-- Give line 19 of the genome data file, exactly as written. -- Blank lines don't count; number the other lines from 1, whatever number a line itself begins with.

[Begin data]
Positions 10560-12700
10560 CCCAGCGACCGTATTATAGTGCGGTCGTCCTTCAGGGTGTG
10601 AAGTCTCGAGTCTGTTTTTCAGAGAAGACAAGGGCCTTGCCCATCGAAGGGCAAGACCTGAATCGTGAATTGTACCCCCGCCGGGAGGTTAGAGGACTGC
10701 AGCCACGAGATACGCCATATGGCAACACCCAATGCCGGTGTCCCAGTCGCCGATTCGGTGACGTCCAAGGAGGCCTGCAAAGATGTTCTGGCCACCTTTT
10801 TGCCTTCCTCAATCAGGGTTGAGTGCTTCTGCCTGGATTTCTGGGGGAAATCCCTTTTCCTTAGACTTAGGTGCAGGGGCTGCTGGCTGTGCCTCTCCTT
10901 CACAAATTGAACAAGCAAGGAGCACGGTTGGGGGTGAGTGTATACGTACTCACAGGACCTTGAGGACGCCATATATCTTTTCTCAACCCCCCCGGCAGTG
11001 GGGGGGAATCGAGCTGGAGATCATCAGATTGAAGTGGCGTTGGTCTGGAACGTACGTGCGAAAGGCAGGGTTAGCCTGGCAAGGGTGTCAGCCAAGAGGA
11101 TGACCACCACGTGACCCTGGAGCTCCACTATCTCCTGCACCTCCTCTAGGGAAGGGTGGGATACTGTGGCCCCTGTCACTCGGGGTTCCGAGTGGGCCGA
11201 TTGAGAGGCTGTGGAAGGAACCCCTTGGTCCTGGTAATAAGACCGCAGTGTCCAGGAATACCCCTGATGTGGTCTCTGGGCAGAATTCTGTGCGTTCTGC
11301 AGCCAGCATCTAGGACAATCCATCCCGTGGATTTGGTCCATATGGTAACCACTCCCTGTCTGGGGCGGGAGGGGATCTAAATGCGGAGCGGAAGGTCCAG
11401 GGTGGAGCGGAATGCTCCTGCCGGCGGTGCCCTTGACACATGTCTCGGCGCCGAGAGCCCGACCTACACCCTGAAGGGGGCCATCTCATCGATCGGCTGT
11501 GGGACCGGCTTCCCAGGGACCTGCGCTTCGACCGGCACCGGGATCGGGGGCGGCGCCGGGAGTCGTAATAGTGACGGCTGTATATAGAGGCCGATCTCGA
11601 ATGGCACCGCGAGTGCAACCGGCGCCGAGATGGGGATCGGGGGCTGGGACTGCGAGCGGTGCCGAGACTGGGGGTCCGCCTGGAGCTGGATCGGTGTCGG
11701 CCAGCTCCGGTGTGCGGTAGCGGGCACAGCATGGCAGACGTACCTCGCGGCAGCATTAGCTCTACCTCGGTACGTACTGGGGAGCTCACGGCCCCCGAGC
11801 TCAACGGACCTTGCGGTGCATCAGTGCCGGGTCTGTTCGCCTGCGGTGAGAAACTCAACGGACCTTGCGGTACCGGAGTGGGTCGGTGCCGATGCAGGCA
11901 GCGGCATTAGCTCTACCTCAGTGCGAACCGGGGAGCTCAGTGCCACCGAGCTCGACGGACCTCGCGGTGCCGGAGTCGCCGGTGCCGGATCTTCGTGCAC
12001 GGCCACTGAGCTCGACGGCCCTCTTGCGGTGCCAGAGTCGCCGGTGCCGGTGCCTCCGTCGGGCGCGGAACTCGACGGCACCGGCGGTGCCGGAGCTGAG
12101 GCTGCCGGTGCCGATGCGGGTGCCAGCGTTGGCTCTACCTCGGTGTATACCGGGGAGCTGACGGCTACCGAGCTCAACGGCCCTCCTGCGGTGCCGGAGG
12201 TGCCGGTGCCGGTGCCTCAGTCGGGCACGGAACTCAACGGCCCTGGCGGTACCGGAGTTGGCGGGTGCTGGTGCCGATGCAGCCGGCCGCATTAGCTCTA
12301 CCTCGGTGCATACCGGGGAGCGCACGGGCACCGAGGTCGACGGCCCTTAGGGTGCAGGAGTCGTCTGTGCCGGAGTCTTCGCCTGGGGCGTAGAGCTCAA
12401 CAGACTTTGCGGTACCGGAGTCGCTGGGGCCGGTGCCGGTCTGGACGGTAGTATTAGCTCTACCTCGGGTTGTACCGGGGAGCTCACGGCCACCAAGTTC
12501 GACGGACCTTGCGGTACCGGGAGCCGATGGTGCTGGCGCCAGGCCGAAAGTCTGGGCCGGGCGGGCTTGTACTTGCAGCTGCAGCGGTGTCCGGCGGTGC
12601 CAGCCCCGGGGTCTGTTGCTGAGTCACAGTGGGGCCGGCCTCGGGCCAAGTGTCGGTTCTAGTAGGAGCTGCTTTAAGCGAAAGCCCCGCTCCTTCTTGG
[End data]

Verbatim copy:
12201 TGCCGGTGCCGGTGCCTCAGTCGGGCACGGAACTCAACGGCCCTGGCGGTACCGGAGTTGGCGGGTGCTGGTGCCGATGCAGCCGGCCGCATTAGCTCTA